Jordan Witt’s story and art blend nicely to deliver a tale about a Bear in the woods and a young woman alone on Christmas Eve when, “Up On the Housetop,” click, click, click! Which, of course, could mean only one thing: There’s something evil up on the roof! This story is probably my favorite of the seven on display here. “Claus,” by Matt Smigel, is a weird, wonderful ode to a dark lord and a woman scorned. Smigel’s art has a tripped out, REN AND STIMPY quality that is not unappealing in its own way; the story mixes the same whacked-out kinda cartoon vibe with just the right touch of Lovecraftian lore. After reading this one, you can’t help but feel the holiday love and cheer. “Secret Santa” (story and art by RJ White and Manning Krull, respectively) takes the classic Universal Monsters and turns them on their heads. The ultimately heartwarming tale also features cameos by Jack Skellington from THE NIGHTMARE BEFORE CHRISTMAS and ol’ Kris Kringle himself.

BOO! 2014 HOLIDAY SPECIAL: "The Yule Log" (written by KARLA PACHECO, art by SEAN POPPE); "Forget Me Not" (by SCOTT FAULKNER)

BOO! 2014 HOLIDAY SPECIAL: “The Yule Log” (written by KARLA PACHECO, art by SEAN POPPE); “Forget Me Not” (by SCOTT FAULKNER)

Karla Pacheco’s “The Yule Log” explores the pagan celebration of the winter solstice and how we good Christians commandeered the festival to celebrate the birth of our Lord and Savior. The manic artwork of Sean Poppe definitely conveys the brutality and the excesses of the early church. The story is absolutely the most horrifying of the lot because… it’s history; it forces each of us to look within ourselves and not allow our zealousness (for whatever) to override the real message: “Love your neighbor as you love yourself.” “Forget Me Not” is a disturbing science fiction story of an all-consuming space virus. Scott Faulkner’s story is well-paced, his simple pen and ink art (embellished with cool green washes) moves the narrative along nicely. Even though the ending isn’t necessarily unexpected, it is disturbing nonetheless. Okay, after Halloween and Christmas editions of this thoroughly enjoyable anthology book, what’s next? I mean, I wouldn’t mind a Groundhog Day special… April Fool’s Day… Arbor Day… hey, who says you gotta wait for a special holiday at all? I would seriously love to see what sort of non-holiday stories these people can come up with.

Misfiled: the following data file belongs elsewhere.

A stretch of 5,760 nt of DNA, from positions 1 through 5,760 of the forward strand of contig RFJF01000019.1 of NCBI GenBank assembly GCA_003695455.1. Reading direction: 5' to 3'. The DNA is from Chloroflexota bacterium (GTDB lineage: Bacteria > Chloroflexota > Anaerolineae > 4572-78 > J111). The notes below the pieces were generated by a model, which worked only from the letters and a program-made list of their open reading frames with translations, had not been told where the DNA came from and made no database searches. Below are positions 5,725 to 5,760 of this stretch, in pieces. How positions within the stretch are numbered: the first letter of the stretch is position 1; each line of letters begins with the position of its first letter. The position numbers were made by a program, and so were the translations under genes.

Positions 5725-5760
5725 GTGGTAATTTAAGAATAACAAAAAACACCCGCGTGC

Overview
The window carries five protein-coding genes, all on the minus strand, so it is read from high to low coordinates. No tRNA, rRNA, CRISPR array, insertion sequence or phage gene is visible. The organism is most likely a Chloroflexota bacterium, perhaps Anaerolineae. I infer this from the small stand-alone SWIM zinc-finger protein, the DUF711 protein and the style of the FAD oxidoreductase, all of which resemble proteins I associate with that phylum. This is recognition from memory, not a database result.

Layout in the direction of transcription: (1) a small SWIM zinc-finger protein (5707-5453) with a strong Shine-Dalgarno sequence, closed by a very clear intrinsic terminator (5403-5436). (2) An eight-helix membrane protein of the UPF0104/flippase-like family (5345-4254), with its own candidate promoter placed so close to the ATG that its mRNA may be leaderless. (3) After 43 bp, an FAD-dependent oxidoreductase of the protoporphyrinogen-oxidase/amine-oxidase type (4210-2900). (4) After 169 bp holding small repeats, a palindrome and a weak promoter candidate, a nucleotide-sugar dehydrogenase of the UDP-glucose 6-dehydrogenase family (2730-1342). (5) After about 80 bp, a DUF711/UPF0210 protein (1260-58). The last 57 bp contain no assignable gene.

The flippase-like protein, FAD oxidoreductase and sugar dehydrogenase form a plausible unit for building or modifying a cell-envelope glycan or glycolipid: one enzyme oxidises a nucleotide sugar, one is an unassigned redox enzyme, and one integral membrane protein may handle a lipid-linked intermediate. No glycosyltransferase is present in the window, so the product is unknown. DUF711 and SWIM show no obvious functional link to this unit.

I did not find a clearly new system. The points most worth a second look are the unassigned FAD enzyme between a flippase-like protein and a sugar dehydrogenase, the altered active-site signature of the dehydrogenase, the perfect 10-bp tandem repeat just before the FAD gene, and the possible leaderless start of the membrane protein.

THE DOUBLE LIFE OF MIRANDA TURNER, NUMBER 4

(Jamie S Rich/George Kambadais; 17 pages, digital; MONKEYBRAIN COMICS, 2014)

THE DOUBLE LIFE OF MIRANDA TURNER #4

Artist George Kambadais had an idea; he contacted writer Jamie S Rich with details of his idea. A young woman named Lindy Tuner has been murdered, in her superhero garb, as the Cat. Lindy’s spirit visits her younger sister Miranda, who, after digesting the fact that her sister was a superhero and… a dead one, at that, decided to pick up the mantle, hoping to give her sister justice. Rich was intrigued and, a few months later, the first issue of THE DOUBLE LIFE OF MIRANDA TURNER was published by digital comics pioneers, Monkeybrain Comics.

THE DOUBLE LIFE OF MIRANDA TURNER #4, page 3 (written by JAMIE S RICH, art by GEORGE KAMBADAIS)

THE DOUBLE LIFE OF MIRANDA TURNER #4, page 3 (written by JAMIE S RICH, art by GEORGE KAMBADAIS)